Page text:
PADI Power

DCIM101GOPROGOPR1257.

15107341_10153963386076373_3928062401790352197_nWhilst travelling the Thai islands I had heard a lot about the diving schools in Koh Tao. It’s known for being the easiest and cheapest place to qualify as a certified diver. Now I know that usually suggests that the quality of the diving school is poor, but I’m happy to say that was not the case.

I didn’t have a lot of time to shop around and decided to go with Crystal Dive; a friend’s recommendation who had been there a few months before.The Dive School offer a lot of options including the certification you want and whether or not you require accommodation. I was on a strict 4 day schedule with a friend in Koh Tao so I made sure everything was ready in advance via email.

They were very helpful from the start, giving me the option of a very busy 3 day course instead of the usual 4 day (I decided to stick with 4 days due to how much goes into it and I would be in a group rather than on my own).

I also got money off because I would be staying in a hostel elsewhere and to top it off they arranged my pick up and drop off everyday. Amazing!

I knew from the emails that I had chosen a great dive school. So I booked in my PADI open water, which would make me a certified diver up to 18m… as long as I passed the course.

15032911_10153963386171373_2894950716353980344_n

15036646_10153963386586373_4903356982615799253_n

Day by day breakdown:

Day 1: Theory and knowledge review
So much theory. UGH. Just like being back in school really. It’s dull and long but gets all the boring bits out of the way and you learn a lot of important things.

Day 2: confined water practice (in the swimming pool)
7:30am start. Lovely.
We got our diving kit together and learnt how to put it together and take it apart – starting at the basics, but obviously necessary.

Then into the swimming pool to learn all the underwater skills; breathing, mask on and off etc.

You also have to show that you can swim 10 lengths and float for 10mins (after 5mins floating gets boring).

I didn’t struggle myself but this is the point where you find out if you can ‘do it’ or not – I met quite a few people that dropped out after the pool skills because the whole breathing underwater thing didn’t go so well.

Day 3: Training dives in the ocean
Basically everything you’ve learnt so far you put into use, in the sea. What could go wrong?!

Our first dive went great until we got back to the surface and found ourselves in a big storm. The waves were crazy, one girl was sick and we had to struggle in and out of our BCDs (everything that’s on you except your swim suit).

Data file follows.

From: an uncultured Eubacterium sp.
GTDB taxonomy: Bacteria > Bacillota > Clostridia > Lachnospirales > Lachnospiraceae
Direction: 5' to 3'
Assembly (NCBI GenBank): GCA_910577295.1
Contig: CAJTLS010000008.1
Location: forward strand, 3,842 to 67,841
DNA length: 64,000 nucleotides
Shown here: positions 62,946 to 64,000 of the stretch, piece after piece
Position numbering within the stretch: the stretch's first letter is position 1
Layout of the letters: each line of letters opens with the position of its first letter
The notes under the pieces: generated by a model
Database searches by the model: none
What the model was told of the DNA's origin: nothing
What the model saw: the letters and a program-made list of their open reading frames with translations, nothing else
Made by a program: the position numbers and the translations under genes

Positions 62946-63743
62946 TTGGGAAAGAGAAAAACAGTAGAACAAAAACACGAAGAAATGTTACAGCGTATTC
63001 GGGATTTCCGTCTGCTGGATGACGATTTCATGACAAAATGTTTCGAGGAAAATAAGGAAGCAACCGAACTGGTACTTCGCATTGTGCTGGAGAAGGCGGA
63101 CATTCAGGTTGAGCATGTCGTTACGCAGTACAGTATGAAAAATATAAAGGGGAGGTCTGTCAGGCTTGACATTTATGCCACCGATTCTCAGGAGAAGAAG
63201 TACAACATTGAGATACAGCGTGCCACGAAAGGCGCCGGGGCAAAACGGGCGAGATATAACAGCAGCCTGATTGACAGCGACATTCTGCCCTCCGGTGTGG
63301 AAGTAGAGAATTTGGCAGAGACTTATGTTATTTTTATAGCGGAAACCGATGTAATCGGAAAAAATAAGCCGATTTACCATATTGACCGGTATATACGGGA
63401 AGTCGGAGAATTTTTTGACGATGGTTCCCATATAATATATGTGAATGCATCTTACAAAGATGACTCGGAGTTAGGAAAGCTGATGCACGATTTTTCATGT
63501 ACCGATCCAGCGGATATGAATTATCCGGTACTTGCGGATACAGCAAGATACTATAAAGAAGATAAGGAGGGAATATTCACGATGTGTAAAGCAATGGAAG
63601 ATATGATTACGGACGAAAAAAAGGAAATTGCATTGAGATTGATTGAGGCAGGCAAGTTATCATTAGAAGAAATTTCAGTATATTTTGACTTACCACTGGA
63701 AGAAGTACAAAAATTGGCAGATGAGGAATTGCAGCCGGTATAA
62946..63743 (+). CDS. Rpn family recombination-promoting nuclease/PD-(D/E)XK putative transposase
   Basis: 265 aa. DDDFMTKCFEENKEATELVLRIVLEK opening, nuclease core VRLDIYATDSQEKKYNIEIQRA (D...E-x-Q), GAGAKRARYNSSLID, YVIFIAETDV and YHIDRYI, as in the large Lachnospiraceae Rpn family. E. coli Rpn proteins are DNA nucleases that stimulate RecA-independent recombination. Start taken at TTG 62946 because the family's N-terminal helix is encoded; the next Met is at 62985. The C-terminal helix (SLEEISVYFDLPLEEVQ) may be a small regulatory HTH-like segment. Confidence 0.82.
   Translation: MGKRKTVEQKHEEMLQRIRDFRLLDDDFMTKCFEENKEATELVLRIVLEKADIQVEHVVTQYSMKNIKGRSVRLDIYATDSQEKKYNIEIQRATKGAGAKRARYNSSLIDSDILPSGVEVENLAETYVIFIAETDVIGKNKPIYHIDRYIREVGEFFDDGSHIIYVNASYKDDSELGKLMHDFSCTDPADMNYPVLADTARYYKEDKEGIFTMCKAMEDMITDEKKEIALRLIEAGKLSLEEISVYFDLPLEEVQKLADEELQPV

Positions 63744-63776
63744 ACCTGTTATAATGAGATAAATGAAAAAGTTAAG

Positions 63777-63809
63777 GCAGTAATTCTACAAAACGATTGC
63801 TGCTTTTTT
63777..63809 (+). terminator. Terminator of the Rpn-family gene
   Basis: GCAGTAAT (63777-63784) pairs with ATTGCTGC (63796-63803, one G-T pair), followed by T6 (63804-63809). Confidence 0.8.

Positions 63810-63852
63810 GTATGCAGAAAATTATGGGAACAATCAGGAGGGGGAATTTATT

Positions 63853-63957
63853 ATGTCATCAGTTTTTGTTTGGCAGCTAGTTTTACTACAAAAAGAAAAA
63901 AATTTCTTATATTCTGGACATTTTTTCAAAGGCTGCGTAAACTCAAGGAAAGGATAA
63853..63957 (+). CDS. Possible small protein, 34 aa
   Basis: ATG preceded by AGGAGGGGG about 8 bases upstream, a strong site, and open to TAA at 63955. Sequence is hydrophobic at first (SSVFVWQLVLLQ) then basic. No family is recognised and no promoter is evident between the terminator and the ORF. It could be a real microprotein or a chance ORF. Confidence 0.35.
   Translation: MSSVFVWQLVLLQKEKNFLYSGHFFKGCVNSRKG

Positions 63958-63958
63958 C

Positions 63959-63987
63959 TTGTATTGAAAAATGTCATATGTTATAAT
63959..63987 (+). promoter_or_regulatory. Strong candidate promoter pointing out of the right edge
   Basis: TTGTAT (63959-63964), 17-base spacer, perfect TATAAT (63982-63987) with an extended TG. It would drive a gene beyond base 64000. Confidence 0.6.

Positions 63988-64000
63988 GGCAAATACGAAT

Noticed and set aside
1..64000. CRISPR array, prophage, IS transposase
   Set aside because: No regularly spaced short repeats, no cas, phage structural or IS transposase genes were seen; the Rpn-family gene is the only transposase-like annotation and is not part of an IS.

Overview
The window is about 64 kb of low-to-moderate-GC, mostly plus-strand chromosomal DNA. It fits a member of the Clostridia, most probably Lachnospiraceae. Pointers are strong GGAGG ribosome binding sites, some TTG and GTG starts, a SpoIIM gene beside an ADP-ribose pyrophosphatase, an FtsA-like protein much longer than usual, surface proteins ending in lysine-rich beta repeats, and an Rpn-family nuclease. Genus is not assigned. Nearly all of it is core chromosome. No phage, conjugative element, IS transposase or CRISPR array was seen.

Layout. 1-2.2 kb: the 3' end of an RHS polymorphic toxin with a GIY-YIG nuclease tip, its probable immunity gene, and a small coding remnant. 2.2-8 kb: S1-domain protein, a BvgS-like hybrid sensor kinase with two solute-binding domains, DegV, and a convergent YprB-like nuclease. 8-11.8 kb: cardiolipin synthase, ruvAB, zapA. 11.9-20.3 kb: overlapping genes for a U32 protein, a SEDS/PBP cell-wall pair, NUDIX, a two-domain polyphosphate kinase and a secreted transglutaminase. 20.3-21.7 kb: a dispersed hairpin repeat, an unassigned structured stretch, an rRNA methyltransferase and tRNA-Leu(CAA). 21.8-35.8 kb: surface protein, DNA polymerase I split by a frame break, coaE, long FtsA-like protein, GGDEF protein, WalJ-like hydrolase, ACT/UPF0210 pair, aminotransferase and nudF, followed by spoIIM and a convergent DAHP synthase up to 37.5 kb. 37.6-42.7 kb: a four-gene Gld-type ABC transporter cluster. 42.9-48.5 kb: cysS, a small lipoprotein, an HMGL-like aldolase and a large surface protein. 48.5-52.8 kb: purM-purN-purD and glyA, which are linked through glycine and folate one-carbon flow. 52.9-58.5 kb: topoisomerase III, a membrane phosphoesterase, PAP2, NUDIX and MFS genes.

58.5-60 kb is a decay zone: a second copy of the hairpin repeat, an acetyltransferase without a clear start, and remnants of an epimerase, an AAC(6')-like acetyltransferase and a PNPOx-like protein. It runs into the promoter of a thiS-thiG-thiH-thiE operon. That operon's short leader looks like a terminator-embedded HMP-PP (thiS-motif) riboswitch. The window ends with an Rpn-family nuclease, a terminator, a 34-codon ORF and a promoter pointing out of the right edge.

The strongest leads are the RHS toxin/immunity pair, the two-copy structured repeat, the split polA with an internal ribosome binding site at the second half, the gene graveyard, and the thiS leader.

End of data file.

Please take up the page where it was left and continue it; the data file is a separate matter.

The second dive was better – how could it not be?

Day 4: Final exam and final two dives
dn dn dnnnnn…
I was nervous about the exam and the day before asked if we needed to revise anything. I was told ‘no, you know it’, and I did!

You don’t realise how much you pick up and learn throughout the course and luckily 90% of the questions were a breeze.

Our final two dives were all about us showing we could dive with very little or no assistance, we had a moderator who watched us through the day and checked us off at the end making us certified.

We (my dive group) paid a little extra to get a dive video made – check it out below!

Best Bits and Top Tips

  • A dive school with their own boat is a huge benefit! You don’t have to waste time whilst several dive schools organise a schedule and it also gives the dive school added flexibility.
  • Friendly staff who are more than happy to help – what more could you ask for?
  • Good and safe equipment is a MUST! If you have any concerns about the equipment always get help, and if the equipment looks rundown or un-cared for I would think twice about the dive school.
  • Good, organised dives. They do it for a living, they know the good spots and will want to show you them. If you’re lucky you could see turtles and even a whale shark!
    15094330_10153963386276373_70017876941935260_n

Details and Information
Company:
Crystal Dive
Location:
Koh Tao, Thailand
Costs:
The price of the PADI Open Water course is 9,800 THB per person (approx. £223). This is an all-inclusive price with accommodation.
OR
The price of the PADI Open Water course is 8,600 THB per person (approx. £195). This is an all-inclusive price without accommodation.

Have any questions about the PADI Open Water Diving course?
Leave me a comment below! 

Advertisements

Leave a Reply

Fill in your details below or click an icon to log in:

WordPress.com Logo

You are commenting using your WordPress.com account. Log Out / Change )

Twitter picture

You are commenting using your Twitter account. Log Out / Change )

Facebook photo

You are commenting using your Facebook account. Log Out / Change )

Google+ photo

You are commenting using your Google+ account. Log Out / Change )

Connecting to %s